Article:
Kroft accepted evidence given by engineer Norbert Karl Becker, who was called by Economical to testify about the cause and origin of the fire. The judge noted that Becker found that the timing, area of origin and rapid spread of the fire were consistent with an incendiary blaze.

Kroft said Guilbert conceded financial motive at trial because the business was failing.

He also ruled there was opportunity for Guilbert to start the fire, based on witness testimony from former employees.

“On the day of the fire, Guilbert removed personal items from the building. Guilbert was alone in the building from 6:05 p.m. to 6:09 p.m.,” he wrote.

Kroft allowed a counterclaim filed by Economical and ordered Guilbert to pay the insurance company nearly $650,000. The money covers the amount Economical paid under the policy to two credit unions for mortgages taken out by Guilbert Enterprises and the cleanup costs associated with the fire.

His decision notes a trial judge is not precluded from reaching a different conclusion than investigators about the cause of a fire.

Guilbert has not responded to a CTV News request for comment, while his lawyer said it would be inappropriate to comment on the ruling. (CTV Winnipeg)

Zurich Canada names new Head of Liability

Marco Royer has been named Head of Liability for Zurich Canada.

Royer will be a member of the Zurich Canada Executive Team and will report to Zurich Canada CEO Saad Mered. His first day at Zurich will be July 1.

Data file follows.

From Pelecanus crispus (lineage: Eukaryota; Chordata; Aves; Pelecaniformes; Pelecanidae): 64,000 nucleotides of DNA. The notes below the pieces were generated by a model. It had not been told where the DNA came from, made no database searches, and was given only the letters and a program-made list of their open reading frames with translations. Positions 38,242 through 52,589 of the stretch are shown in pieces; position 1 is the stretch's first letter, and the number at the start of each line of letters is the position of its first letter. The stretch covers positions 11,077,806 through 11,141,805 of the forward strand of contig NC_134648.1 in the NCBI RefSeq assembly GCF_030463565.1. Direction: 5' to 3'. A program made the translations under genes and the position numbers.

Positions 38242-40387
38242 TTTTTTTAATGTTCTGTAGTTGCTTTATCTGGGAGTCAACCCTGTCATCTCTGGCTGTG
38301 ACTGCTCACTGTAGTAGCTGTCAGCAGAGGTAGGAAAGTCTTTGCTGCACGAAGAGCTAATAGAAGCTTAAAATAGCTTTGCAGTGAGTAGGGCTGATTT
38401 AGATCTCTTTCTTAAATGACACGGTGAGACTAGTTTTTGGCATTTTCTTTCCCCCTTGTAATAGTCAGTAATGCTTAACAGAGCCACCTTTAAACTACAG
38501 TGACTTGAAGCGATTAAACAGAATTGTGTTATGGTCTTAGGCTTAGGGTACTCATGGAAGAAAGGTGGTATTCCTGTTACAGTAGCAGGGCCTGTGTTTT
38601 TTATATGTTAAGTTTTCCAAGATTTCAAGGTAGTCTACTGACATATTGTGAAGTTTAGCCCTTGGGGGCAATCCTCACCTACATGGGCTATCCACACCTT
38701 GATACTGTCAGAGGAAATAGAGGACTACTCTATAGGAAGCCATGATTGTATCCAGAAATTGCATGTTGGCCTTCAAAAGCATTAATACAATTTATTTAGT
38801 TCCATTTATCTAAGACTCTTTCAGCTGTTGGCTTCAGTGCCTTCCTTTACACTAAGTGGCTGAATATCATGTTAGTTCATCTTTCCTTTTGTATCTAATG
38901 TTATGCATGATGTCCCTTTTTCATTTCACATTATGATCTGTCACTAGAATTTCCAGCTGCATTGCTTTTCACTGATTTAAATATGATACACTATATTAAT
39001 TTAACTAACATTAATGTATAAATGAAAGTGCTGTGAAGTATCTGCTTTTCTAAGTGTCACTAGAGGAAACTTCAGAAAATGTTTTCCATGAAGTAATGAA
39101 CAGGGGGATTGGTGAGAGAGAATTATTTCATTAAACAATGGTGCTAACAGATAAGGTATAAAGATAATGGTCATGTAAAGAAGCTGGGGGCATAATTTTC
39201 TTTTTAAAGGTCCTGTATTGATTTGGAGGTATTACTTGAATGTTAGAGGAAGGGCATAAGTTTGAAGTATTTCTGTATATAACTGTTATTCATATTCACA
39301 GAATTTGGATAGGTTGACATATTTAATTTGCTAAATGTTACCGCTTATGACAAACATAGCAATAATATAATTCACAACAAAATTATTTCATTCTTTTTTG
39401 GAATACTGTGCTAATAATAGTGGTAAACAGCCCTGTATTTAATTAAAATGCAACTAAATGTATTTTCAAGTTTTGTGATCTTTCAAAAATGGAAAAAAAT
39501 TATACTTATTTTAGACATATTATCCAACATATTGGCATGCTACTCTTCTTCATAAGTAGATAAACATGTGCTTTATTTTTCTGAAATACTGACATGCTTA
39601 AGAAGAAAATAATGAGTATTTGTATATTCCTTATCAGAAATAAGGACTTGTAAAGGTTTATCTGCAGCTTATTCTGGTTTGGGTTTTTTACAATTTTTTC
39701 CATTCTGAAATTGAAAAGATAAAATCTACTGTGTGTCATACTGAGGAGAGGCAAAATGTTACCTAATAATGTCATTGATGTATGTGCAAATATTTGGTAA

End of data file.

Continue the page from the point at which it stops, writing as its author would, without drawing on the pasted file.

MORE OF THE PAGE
Royer will be responsible for leading the market-facing underwriting teams in Zurich Canada’s liability portfolio, including casualty, energy casualty, construction liability, environmental liability and commercial automobile.

Royer will also oversee Zurich Canada’s Alternate Risk Transfer team and will be responsible for the development and growth of the healthcare and public sector industry verticals.

He will also work closely with other Zurich Canada executives to coordinate effective execution of portfolio management, distribution management, risk services and claims management.

Royer comes to Zurich with more than 30 years of experience in the European and Canadian insurance marketplaces. He has a strong technical casualty underwriting background and has held ascending levels of leadership responsibilities, including 18 years at Gen Re, where he led teams in ParisLondon and Montreal. Following Gen Re, he joined Aon Benfield as vice president and casualty specialist, then Quebec regional manager and head of Facultative Operations, reporting directly to the CEO.

In this most recent position, Royer was the head of the Canadian-London team, responsible for all Canadian reinsurance placement in the London market.

“We are very excited to have a leader of Marco’s caliber and deep experience and relationships in the Canadian market joining us,” Mered said. “With his addition to Zurich Canada, we continue to build a diverse, experienced and proven senior leadership team that will enable the transformation and repositioning of Zurich’s presence in Canada.”

Marco has certified as a Chartered Financial Analyst and is a member of London UK CFA Society. He also holds a Master of Business Administration and a Bachelor of Arts in Economics from McGill University in Montreal. He is also a board member of La Fondation OLO in Montreal whose mission is to help low-income families bring healthy babies into the world and teach them healthy eating habits early on.

SOURCE Zurich North America